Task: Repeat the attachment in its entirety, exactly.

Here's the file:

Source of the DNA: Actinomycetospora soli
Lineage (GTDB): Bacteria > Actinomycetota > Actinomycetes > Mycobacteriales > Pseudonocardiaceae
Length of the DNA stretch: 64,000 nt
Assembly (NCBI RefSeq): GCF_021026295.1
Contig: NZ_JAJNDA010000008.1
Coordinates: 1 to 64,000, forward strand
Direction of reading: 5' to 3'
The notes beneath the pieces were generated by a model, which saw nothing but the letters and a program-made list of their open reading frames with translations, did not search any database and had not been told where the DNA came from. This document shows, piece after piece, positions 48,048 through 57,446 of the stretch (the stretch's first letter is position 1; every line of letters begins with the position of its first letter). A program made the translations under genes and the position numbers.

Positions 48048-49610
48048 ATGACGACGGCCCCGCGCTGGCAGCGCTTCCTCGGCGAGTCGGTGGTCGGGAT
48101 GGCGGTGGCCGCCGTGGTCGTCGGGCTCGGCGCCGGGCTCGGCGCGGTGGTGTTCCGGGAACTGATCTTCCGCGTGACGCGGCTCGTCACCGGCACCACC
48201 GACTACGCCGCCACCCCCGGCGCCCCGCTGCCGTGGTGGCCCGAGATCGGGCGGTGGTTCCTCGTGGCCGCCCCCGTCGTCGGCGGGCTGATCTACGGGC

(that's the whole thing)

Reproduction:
Source of the DNA: Actinomycetospora soli
Lineage (GTDB): Bacteria > Actinomycetota > Actinomycetes > Mycobacteriales > Pseudonocardiaceae
Length of the DNA stretch: 64,000 nt
Assembly (NCBI RefSeq): GCF_021026295.1
Contig: NZ_JAJNDA010000008.1
Coordinates: 1 to 64,000, forward strand
Direction of reading: 5' to 3'
The notes beneath the pieces were generated by a model, which saw nothing but the letters and a program-made list of their open reading frames with translations, did not search any database and had not been told where the DNA came from. This document shows, piece after piece, positions 48,048 through 57,446 of the stretch (the stretch's first letter is position 1; every line of letters begins with the position of its first letter). A program made the translations under genes and the position numbers.

Positions 48048-49610
48048 ATGACGACGGCCCCGCGCTGGCAGCGCTTCCTCGGCGAGTCGGTGGTCGGGAT
48101 GGCGGTGGCCGCCGTGGTCGTCGGGCTCGGCGCCGGGCTCGGCGCGGTGGTGTTCCGGGAACTGATCTTCCGCGTGACGCGGCTCGTCACCGGCACCACC
48201 GACTACGCCGCCACCCCCGGCGCCCCGCTGCCGTGGTGGCCCGAGATCGGGCGGTGGTTCCTCGTGGCCGCCCCCGTCGTCGGCGGGCTGATCTACGGGC